In a step reminiscent of Soviet-era abuses of the psychiatric system, Kharlamov was confined to a psychiatric hospital for “psychiatric evaluation” of his opinions and writings on religion. Kharlamov reportedly lost 20 kgs during just the first three months of his incarceration. He was detained for five months including one month of forced psychiatric examination. He has since been released on bail, Kharlamov himself believes due to international pressure on the Kazakhstani government.13eurasianet.org/node/68375; odfoundation.eu/en/publications/1222/kazakhstan_civic_activist_prosecuted_for_his_religious_beliefs

After five years his case was finally closed in 2018. Kharlamov lodged a suit against the police and the Finance Ministry seeking recompense for the long-running criminal case against him and the abuse he had suffered during pre-trial detention. He won a million tenge ($2,578) from the state for unlawful prosecution.14https://cabar.asia/en/people-without-religion-number-of-atheists-grows-in-kazakhstan/

In January 2016, two activists, Ermek Narymbaev and Serikzhan Mambetalin, were convicted for violating the vague provisions of Article 174 and sentenced to three years and two years in prison, respectively, after they posted excerpts from an unpublished book written by religious figure Murat Telibekov on their Facebook pages. There are clear indications that they were in reality targeted for their vocal criticism of the government and participation in peaceful protests.15https://www.iphronline.org/kazakhstan-activists-on-trial-over-social-media-posts-20160121.html

Human rights defender Bolatbek Blyalov was similarly charged under Article 174 for “inciting” both “national” and “social discord” based on videos posted on YouTube, in which he expresses his views on contentious matters such as nationalism and the rights of individuals whose houses are up for demolition. Blyalov ‘confessed’ and was released, but the court imposed restrictions on his freedom of movement for three years, including prohibiting him from changing his place of residence or work, or from spending time in public areas.16https://www.hrw.org/news/2016/01/22/kazakhstan-prison-time-facebook-posts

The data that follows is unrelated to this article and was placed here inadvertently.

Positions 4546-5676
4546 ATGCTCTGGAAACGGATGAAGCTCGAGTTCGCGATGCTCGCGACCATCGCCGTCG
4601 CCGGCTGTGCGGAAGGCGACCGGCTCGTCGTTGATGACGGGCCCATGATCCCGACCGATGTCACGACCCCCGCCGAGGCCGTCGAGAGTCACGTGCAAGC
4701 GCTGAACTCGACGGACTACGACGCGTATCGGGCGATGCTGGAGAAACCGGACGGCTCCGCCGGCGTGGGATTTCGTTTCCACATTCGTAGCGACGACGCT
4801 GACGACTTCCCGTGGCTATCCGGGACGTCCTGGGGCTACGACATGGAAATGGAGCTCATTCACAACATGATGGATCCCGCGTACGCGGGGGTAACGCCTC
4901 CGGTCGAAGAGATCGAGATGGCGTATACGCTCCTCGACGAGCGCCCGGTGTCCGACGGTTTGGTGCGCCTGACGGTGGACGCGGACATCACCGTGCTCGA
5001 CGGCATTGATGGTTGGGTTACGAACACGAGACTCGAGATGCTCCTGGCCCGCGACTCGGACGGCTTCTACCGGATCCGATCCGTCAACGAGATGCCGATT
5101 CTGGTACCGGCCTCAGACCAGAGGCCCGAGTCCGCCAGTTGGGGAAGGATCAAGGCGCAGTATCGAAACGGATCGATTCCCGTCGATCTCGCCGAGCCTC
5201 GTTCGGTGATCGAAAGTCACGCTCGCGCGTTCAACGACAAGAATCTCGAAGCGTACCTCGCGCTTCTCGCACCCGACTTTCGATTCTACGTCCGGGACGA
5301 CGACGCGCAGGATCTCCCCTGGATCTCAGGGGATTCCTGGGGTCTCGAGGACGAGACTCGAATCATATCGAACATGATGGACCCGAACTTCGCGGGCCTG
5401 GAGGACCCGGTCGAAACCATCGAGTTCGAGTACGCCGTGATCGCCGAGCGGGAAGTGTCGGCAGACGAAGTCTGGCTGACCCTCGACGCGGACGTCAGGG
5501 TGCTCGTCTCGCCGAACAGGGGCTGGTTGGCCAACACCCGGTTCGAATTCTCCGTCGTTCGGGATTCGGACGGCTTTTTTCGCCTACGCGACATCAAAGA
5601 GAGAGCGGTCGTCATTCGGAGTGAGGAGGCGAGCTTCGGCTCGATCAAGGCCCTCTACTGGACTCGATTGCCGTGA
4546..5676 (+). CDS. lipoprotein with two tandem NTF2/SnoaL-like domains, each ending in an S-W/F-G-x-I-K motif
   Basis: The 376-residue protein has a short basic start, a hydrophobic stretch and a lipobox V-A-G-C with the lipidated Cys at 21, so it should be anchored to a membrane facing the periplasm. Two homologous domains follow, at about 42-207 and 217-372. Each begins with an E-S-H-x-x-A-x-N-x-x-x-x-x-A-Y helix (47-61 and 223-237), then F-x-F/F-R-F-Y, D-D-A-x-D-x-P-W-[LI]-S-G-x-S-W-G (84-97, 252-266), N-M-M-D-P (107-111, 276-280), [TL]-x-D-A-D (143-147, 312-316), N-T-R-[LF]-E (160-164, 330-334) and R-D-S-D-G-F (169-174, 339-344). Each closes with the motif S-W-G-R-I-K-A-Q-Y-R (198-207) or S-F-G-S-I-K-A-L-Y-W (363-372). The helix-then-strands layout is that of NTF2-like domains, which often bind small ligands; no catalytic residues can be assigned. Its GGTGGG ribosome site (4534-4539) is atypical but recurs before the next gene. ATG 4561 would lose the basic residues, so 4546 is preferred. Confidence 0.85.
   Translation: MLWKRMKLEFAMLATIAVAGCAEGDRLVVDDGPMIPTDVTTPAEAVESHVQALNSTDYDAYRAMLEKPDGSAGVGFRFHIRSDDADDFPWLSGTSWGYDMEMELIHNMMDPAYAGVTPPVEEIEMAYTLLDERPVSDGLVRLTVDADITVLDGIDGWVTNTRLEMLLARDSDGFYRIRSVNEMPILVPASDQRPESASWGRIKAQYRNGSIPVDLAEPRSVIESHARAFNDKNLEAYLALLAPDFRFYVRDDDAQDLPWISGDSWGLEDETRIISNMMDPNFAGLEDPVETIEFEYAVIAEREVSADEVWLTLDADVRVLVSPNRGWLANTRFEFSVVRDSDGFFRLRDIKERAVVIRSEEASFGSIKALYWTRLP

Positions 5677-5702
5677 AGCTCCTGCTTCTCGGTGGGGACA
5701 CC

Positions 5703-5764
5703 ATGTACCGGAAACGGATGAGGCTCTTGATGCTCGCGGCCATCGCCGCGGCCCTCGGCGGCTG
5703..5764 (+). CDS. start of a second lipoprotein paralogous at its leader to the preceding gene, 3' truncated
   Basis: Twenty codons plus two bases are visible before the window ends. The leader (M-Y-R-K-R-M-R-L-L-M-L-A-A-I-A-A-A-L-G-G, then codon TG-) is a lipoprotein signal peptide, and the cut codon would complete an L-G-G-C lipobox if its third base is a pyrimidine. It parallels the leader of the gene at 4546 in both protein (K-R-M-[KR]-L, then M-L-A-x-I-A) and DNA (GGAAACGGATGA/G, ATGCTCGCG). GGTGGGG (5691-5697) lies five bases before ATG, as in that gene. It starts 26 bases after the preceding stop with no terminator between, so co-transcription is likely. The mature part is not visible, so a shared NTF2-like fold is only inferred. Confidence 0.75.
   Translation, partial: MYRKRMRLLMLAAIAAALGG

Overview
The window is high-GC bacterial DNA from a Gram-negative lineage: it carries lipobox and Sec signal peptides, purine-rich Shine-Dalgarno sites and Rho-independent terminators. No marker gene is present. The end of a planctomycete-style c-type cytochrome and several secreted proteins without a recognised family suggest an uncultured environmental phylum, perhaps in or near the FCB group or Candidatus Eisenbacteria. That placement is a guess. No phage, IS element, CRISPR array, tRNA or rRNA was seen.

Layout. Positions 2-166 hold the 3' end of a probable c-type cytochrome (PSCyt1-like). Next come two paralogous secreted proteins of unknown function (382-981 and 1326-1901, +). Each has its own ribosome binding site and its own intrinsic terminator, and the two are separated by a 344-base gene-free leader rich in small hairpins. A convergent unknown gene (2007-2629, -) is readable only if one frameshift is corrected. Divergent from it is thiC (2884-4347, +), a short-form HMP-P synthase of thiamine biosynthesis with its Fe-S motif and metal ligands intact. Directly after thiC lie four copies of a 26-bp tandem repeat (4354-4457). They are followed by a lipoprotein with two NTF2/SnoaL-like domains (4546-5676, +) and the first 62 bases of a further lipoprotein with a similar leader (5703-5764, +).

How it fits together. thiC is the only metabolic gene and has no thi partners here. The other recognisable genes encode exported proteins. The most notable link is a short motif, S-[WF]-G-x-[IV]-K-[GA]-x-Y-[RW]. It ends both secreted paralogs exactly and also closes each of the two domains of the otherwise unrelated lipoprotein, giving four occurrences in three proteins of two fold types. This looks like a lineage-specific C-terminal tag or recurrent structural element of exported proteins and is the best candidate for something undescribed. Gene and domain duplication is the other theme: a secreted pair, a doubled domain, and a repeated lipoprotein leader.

“In modern Kazakhstan, under the current political and legal regime, there is no true freedom of religion, and the situation is getting worse and worse. It is evident that most Kazakh authorities support the religion of Islam and persecute non-Muslims, including atheists. However, religious Islamists create organized crime and extremist militias, religious Kazakhstans commit crimes, and participate in armed religious conflict, like in Syria. Fanatics from the religion of Islam believe that their religion is the one true one and should become the only religion on the planet.”
— Aleksandr Kharlamov 

Support our work

Donate Button with Credit Cards
whois: Andy White WordPress Theme Developer London